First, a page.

Aleppo assault continues as divided UN council rejects truce efforts
The failure of the two resolutions have deepened divisions at the UN Security Council between Moscow and the Western powers. Photograph: (AFP)
Syrian government forces advanced their assault on the rebel-held eastern Aleppo after a divided UN Security Council failed to agree on a truce plan.
The British-based monitoring group, Syrian Observatory for Human Rights said the clashes on the ground between regime forces and rebels went well into the night on Saturday and continued thereafter.
Rami Abdel Rahman, the head of the monitor said the forces took control of the Jandul crossroads in the northeast of Aleppo in their latest advances.
On Saturday, the United Nations Security Council rejected a Russian-drafted resolution urging a ceasefire in Aleppo. This came after Moscow vetoed a French-drafted resolution demanding an end to the bombing in the Syrian city.
The measure was defeated by a vote of nine against, including Britain, France and the United States, four in favor and two abstentions in the 15-member council. It was the fifth time that Russia used its veto to block UN action on the war in Syria.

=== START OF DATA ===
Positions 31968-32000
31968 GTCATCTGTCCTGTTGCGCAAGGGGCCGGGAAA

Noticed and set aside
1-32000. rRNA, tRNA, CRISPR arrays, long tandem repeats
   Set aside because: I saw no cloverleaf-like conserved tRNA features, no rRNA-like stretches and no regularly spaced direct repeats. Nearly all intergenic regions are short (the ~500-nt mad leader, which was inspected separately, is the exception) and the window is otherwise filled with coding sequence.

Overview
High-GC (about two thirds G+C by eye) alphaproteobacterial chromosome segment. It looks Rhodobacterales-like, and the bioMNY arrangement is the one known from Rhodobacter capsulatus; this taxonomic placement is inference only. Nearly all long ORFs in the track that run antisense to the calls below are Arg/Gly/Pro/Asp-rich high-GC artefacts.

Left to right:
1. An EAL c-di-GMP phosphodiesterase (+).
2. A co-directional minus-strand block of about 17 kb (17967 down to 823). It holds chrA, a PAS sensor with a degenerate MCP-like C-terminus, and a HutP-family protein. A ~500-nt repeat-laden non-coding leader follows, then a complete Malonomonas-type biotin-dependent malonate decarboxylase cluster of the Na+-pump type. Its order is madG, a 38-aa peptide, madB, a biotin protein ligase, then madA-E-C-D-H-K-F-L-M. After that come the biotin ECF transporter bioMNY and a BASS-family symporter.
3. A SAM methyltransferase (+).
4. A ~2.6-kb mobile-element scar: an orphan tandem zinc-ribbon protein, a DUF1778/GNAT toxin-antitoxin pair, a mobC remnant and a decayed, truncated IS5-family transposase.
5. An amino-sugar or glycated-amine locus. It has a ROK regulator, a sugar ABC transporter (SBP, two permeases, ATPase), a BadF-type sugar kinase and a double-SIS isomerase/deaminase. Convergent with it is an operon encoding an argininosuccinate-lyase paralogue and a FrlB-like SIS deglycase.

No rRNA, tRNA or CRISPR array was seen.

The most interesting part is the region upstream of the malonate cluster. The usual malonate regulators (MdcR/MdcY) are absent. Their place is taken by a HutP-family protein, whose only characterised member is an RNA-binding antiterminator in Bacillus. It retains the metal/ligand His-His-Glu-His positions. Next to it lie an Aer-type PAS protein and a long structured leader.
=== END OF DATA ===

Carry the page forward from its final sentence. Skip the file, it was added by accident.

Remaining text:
In its draft resolution, France had called for an end to all military flights over Aleppo and to air strikes on the rebel-held east, a crucial provision that was missing from the Russian proposal.
"What is at stake today is first and foremost the fate of Aleppo and its people," France's Foreign Minister Jean-Marc Ayrault told the council, urging it to take "immediate action in order to save" the city.
The failure of the two resolutions has deepened divisions at the UN Security Council between Moscow and the Western powers.
Britain's ambassador to the United Nations, Matthew Rycroft, described Saturday's failure in New York as "a bad day for Russia, but an even worse day for the people of Aleppo".
But despite the failed truce efforts over the weekend, Russian ambassador Vitaly Churkin insisted that diplomatic efforts on Syria were not dead.
(WION with inputs from agencies)